While watching TV the other night I was struck by what can only be the inconsistencies in the way people see the world, the difference between one person’s reality and another’s. The speaker, a writer who had recently moved to Berlin for creative influence, stimulation, alternative lifestyle (whatever, the expressions always seem to be the same) was waxing lyrically about what a wonderful city it is, full of excitement and change, grand open spaces and interesting people. He was talking about the area around Gorlittzer Park, where he lives, which is all of those things, give or take a superlative.
Marzahn, a suburb on the far eastern edge of the city, does not have many people waxing lyrically about the superb lifestyle their area offers. In its early years Marzahn did have a reputation as the ideal communist workers’ suburb, boasting wide streets and lots of public space. After reunification it fell out of favour with just about everybody and became renown for racism and other nefarious reasons.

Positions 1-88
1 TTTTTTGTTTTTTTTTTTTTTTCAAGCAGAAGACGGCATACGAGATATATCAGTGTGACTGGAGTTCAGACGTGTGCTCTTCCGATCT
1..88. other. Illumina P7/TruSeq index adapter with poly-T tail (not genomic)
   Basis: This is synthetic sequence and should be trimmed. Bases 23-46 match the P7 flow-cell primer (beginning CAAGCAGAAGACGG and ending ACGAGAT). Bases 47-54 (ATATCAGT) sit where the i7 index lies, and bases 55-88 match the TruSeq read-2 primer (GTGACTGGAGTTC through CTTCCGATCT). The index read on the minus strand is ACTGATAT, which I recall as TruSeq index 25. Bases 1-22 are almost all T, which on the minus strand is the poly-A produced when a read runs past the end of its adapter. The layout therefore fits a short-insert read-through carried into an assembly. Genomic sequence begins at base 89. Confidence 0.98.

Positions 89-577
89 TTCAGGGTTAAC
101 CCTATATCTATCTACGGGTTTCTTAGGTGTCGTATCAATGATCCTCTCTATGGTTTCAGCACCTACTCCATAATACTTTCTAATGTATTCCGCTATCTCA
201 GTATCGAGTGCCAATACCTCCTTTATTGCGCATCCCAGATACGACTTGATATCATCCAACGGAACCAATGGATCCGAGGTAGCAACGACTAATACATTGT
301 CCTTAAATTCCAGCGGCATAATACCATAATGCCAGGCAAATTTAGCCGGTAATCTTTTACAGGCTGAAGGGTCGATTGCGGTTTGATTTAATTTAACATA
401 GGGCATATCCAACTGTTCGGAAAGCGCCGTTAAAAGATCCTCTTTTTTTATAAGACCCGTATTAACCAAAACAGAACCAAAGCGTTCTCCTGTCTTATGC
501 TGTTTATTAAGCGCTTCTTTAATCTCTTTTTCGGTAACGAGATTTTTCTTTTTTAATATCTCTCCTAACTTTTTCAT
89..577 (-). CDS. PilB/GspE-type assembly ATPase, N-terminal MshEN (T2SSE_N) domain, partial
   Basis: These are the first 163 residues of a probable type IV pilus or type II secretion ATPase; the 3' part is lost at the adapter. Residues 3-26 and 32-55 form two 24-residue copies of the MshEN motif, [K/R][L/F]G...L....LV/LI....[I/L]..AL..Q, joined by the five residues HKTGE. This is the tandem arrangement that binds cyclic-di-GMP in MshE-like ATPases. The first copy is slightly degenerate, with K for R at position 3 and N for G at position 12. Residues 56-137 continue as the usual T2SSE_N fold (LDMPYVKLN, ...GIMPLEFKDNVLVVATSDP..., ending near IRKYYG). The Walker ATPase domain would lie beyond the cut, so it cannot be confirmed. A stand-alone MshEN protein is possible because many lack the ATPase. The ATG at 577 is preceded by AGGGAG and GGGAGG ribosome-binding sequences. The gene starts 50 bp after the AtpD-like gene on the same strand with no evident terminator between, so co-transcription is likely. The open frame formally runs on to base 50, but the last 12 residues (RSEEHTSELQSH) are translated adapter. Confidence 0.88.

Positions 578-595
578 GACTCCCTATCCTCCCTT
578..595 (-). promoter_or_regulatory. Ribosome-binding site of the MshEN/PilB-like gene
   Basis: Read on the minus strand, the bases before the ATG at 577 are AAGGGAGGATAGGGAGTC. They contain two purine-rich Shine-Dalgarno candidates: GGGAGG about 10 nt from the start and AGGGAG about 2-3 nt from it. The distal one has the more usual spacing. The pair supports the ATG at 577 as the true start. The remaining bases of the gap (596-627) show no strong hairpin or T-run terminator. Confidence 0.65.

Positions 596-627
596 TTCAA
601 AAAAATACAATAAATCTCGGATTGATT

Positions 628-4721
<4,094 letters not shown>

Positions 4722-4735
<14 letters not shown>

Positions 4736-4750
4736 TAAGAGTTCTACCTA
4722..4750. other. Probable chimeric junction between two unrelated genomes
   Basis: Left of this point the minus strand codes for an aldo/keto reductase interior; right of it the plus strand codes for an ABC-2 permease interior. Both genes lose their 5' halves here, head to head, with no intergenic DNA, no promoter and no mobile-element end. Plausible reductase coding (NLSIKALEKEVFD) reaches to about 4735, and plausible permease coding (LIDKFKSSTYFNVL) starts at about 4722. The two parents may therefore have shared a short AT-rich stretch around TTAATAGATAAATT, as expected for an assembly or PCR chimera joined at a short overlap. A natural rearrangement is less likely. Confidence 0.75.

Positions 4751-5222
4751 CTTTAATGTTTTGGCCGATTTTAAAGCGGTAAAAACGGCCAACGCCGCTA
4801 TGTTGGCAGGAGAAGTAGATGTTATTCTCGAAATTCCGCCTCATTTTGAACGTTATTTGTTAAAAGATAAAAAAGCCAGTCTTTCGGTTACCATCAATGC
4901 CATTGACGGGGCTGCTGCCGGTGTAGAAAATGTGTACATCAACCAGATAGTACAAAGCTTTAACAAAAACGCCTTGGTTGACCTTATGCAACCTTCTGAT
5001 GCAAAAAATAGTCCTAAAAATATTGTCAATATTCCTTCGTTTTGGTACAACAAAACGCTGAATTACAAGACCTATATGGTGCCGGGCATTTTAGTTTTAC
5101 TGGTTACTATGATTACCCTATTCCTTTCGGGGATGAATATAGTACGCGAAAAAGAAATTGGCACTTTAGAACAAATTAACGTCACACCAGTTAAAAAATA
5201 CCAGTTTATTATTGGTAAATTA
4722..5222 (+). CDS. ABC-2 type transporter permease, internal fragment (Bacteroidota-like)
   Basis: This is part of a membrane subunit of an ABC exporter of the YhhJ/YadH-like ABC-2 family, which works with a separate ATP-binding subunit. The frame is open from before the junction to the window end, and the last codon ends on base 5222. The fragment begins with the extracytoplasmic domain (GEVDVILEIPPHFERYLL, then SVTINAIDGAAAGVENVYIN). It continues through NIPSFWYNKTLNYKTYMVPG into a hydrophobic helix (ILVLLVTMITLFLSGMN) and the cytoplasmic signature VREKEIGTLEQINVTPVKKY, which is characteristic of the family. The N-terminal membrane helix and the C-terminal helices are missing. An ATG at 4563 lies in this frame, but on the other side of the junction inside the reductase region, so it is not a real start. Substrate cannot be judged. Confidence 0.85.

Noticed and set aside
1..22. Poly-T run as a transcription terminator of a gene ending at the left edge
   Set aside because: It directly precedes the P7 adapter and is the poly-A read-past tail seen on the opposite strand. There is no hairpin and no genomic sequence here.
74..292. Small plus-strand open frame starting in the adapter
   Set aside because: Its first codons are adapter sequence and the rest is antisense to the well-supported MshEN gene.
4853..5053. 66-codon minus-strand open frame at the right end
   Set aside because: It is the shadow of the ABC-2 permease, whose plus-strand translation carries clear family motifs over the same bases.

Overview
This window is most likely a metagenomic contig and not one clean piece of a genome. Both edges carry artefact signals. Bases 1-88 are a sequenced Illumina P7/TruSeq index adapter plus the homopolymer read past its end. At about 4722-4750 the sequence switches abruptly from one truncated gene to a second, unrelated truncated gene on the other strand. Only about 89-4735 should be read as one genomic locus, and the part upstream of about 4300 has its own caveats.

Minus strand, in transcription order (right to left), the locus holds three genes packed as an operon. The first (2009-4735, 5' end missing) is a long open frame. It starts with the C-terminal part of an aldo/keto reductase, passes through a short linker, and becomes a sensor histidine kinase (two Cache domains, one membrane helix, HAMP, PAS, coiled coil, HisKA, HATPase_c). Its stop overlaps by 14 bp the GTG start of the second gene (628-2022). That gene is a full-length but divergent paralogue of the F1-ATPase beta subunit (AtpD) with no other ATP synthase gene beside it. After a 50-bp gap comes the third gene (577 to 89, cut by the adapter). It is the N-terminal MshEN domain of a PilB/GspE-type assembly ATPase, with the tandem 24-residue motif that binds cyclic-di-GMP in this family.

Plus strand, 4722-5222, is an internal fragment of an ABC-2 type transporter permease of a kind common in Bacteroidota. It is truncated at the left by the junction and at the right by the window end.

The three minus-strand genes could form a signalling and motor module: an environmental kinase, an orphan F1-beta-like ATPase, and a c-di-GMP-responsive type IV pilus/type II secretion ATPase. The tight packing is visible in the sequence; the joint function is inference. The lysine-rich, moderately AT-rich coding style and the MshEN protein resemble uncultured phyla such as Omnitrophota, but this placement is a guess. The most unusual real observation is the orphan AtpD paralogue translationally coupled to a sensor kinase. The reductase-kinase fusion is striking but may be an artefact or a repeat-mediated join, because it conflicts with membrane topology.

Today it’s just another Berlin suburb and opinions differ as to whether it would be a nice place to live or not. To me it seems a soulless place and the wide-open spaces a bit bleak and intimidating, but the blog GDR Objectified
sees things in a more positive light.
In an effort to be objective I’ve included two views. The landscape was shot from the S-Bahn over pass, it’s what you see when you arrive and the shopping center was photographed from where the buses stop.
Why do I go to places like this in the middle of winter? Because I think it’s important to leave one’s comfort zone occasionally, it makes making pictures more interesting.
Fujifilm X20, f5.6, 1/125, ISO200